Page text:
- In Ephesians 5:25ff, Paul talks about Christ loving the Church by giving Himself up for her. He talks about sanctifying her and washing her so that He might present her to Himself. This is a particular people.
- In Titus 2:14, Paul says that Jesus gave Himself to purify for Himself a people for His own possession. This is a particular people.
- That's confirmed when this same phrase is used in 1Pet 2:9: That we are a people for God's own possession. There, that particularity is even connected to His sovereign choice, or a election, in that He calls us a chosen race.
- In John 17:9 in the High Priestly Prayer, Jesus declares to the Father that He's praying for His people, and not the world. And the reasoning He Himself uses for doing this is because the Father gave only His people to Jesus, and not the whole world.
Christ could not have paid for the sins of everyone ever. If He did, all would be saved. But the Bible clearly teaches this isn't the case. You couldn't have Jesus paying for the sins of non-elect Jim, fully propitiating the Father's wrath against Jim's sin, and then because Jim doesn't believe have him be punished for eternity, under the Father's wrath. For those for whom the wrath of God has been propitiated (the elect), there is no wrath of God left (Rom 8:1). By definition, Christ has satisfied, or fully extinguished the wrath of God towards those for whom He died. So if Christ paid the penalty for the sins of every single person everywhere, no one would be in hell unless Christ's sacrifice was not acceptable to the Father. But of course we know and believe that it was (Hebrews 9-10).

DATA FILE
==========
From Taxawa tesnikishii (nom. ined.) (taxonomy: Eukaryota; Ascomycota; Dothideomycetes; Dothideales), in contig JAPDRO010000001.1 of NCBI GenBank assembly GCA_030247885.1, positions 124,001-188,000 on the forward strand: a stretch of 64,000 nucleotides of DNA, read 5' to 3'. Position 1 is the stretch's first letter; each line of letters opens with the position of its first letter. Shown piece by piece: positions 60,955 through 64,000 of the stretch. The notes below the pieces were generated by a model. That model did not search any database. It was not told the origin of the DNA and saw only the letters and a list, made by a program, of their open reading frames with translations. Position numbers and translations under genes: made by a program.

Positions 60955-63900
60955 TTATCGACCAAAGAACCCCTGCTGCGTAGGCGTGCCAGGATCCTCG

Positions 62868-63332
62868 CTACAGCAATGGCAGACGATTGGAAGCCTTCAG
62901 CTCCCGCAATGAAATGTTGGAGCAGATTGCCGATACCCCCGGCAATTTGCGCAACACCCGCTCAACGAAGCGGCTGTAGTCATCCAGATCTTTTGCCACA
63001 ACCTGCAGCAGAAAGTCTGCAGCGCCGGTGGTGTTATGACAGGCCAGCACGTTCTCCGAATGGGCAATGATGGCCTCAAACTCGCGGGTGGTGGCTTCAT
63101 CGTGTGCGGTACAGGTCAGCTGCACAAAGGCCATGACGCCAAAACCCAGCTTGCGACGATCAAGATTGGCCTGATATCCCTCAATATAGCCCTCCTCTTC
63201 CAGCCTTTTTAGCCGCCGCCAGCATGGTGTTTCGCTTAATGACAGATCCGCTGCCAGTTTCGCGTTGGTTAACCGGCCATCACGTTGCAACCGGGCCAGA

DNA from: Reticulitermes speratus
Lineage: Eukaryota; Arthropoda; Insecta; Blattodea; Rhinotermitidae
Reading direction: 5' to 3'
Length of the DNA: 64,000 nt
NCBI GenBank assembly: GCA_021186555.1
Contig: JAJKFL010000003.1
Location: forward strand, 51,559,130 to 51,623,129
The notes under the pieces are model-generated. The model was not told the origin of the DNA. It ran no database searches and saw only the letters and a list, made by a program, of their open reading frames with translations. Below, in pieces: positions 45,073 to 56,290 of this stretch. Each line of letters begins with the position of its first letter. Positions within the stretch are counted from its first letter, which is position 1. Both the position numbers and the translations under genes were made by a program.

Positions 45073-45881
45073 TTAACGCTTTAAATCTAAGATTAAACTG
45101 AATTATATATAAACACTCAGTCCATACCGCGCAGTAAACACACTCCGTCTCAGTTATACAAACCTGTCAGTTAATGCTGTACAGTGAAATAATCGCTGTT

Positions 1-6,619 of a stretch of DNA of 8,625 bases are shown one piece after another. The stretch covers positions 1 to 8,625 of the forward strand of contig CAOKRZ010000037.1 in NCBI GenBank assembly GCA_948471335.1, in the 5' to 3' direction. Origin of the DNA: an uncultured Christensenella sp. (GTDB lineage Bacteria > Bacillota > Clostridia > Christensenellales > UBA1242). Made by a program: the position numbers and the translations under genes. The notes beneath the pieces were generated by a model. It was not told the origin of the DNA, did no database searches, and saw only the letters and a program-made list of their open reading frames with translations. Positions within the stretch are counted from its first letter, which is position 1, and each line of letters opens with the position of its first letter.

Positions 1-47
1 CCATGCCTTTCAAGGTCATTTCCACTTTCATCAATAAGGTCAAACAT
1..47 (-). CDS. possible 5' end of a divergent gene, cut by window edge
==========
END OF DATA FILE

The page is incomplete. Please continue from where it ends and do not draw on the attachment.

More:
Alright... that's about enough, wouldn't you say? I welcome your response, even if it's in pieces! I hope that I've presented to you to the Word of God. It's out of a great desire for you to know Christ as He's revealed Himself, so that you can enjoy Him for all that He is in all His wonderful contours, and so that He can get the glory for being rightly seen and worshiped. I commend this teaching to you in love. I pray that it's a benefit to you, brother.